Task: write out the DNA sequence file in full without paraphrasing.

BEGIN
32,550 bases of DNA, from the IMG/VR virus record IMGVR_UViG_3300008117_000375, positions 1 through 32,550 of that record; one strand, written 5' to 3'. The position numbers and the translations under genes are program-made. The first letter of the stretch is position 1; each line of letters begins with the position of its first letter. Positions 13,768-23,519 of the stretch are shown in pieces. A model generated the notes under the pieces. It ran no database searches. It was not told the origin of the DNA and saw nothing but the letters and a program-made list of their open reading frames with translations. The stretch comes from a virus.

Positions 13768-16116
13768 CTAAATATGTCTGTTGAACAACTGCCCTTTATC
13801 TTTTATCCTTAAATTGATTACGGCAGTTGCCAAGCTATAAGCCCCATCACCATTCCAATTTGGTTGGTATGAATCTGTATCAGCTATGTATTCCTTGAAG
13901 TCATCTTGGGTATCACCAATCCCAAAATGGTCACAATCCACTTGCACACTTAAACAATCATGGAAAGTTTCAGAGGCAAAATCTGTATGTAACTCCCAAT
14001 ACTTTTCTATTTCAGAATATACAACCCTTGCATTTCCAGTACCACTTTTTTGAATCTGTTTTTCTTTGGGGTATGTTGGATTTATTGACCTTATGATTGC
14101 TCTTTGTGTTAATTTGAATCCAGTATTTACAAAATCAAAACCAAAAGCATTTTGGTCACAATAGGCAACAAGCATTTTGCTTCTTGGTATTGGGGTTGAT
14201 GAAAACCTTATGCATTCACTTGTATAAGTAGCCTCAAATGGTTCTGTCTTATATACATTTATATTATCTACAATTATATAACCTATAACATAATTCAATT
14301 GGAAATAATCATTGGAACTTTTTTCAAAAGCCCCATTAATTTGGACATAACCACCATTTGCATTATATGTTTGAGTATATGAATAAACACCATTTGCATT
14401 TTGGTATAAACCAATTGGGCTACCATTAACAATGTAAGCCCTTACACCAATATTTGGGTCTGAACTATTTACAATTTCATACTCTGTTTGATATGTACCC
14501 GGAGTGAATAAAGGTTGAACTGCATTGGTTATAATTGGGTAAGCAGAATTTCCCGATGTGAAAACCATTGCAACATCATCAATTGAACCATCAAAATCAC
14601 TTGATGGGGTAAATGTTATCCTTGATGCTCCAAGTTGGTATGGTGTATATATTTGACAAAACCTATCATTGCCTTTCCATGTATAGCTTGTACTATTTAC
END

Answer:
32,550 bases of DNA, from the IMG/VR virus record IMGVR_UViG_3300008117_000375, positions 1 through 32,550 of that record; one strand, written 5' to 3'. The position numbers and the translations under genes are program-made. The first letter of the stretch is position 1; each line of letters begins with the position of its first letter. Positions 13,768-23,519 of the stretch are shown in pieces. A model generated the notes under the pieces. It ran no database searches. It was not told the origin of the DNA and saw nothing but the letters and a program-made list of their open reading frames with translations. The stretch comes from a virus.

Positions 13768-16116
13768 CTAAATATGTCTGTTGAACAACTGCCCTTTATC
13801 TTTTATCCTTAAATTGATTACGGCAGTTGCCAAGCTATAAGCCCCATCACCATTCCAATTTGGTTGGTATGAATCTGTATCAGCTATGTATTCCTTGAAG
13901 TCATCTTGGGTATCACCAATCCCAAAATGGTCACAATCCACTTGCACACTTAAACAATCATGGAAAGTTTCAGAGGCAAAATCTGTATGTAACTCCCAAT
14001 ACTTTTCTATTTCAGAATATACAACCCTTGCATTTCCAGTACCACTTTTTTGAATCTGTTTTTCTTTGGGGTATGTTGGATTTATTGACCTTATGATTGC
14101 TCTTTGTGTTAATTTGAATCCAGTATTTACAAAATCAAAACCAAAAGCATTTTGGTCACAATAGGCAACAAGCATTTTGCTTCTTGGTATTGGGGTTGAT
14201 GAAAACCTTATGCATTCACTTGTATAAGTAGCCTCAAATGGTTCTGTCTTATATACATTTATATTATCTACAATTATATAACCTATAACATAATTCAATT
14301 GGAAATAATCATTGGAACTTTTTTCAAAAGCCCCATTAATTTGGACATAACCACCATTTGCATTATATGTTTGAGTATATGAATAAACACCATTTGCATT
14401 TTGGTATAAACCAATTGGGCTACCATTAACAATGTAAGCCCTTACACCAATATTTGGGTCTGAACTATTTACAATTTCATACTCTGTTTGATATGTACCC
14501 GGAGTGAATAAAGGTTGAACTGCATTGGTTATAATTGGGTAAGCAGAATTTCCCGATGTGAAAACCATTGCAACATCATCAATTGAACCATCAAAATCAC
14601 TTGATGGGGTAAATGTTATCCTTGATGCTCCAAGTTGGTATGGTGTATATATTTGACAAAACCTATCATTGCCTTTCCATGTATAGCTTGTACTATTTAC